Saudi Arabia's government announced it reached a deal with Research In Motion (RIMM) that will allow the Canadian maker of BlackBerry smartphones to continue operating its service there. Under the agreement, RIM will put a server in the nation that will allow the government to monitor messages to and from Blackberries. All of RIM's servers have been in Canada until now so the company could guarantee confidentiality for its customers though the encryption process on those servers.
According to several news sources, similar deals will probably be sought by other countries that have voiced concerns about the Blackberry encryption procedures. First among these is the United Arab Emirates, which threatened to shut down RIM's services there on Oct. 11. India and Indonesia have also said they're concerned about the RIM confidentiality system and their inability to track information that they claim may not be in the best interests of their governments.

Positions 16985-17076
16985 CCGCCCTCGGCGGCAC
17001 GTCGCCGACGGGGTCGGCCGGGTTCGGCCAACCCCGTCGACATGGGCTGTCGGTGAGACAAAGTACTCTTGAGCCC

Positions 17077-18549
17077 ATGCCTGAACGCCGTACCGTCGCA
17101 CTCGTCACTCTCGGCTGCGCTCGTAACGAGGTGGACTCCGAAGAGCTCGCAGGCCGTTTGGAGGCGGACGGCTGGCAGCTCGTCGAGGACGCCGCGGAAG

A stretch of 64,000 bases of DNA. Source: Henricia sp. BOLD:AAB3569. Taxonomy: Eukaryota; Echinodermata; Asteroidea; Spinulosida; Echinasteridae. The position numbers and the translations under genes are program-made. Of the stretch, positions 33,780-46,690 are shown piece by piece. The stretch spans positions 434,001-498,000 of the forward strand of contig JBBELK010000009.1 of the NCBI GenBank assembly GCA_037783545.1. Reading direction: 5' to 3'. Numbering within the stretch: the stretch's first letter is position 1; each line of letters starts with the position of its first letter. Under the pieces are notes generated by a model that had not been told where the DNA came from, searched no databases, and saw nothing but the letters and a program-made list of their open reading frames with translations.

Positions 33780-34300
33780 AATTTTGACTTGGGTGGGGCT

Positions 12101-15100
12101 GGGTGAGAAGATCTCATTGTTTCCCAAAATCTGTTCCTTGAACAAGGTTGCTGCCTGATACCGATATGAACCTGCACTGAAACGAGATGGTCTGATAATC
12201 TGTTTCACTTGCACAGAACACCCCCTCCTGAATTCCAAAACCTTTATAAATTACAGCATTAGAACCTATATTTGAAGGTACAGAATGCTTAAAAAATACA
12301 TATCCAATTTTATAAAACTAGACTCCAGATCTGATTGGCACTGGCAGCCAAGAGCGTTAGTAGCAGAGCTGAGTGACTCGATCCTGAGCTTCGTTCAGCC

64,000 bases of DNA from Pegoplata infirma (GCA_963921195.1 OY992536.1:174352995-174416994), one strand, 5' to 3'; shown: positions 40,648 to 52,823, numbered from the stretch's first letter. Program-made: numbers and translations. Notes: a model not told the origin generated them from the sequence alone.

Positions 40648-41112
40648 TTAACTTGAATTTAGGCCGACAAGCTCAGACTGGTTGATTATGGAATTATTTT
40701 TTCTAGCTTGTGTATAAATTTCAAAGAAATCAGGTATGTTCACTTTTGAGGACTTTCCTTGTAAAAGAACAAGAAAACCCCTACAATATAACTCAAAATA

AP reports: "Analysts say RIM's expansion into fast-growing emerging markets is threatening to set off a wave of regulatory challenges as its commitment to keep corporate e-mails secure rubs up against the desires of local law enforcement."
Desperate to Protect Market Share
The decision will open a Pandora's box for RIM. It will now have to weigh the attractiveness of its confidentiality systems for its customers with its desire to expand into markets outside the U.S., Canada and other democracies that have not made demands on the firm similar to those of the Saudis. It's possible that other large countries like China could make similar demands. The U.S. and Canadian governments seemed ready to support RIM's position on its clients' privacy, but the company elected to act in the interests of expansion.
RIM is desperate to keep market share, which has been eroded by competition from the Apple (AAPL) iPhone and Google (GOOG) Android-powered phones. Now, it's a question of how much RIM will give up to protect its revenue.
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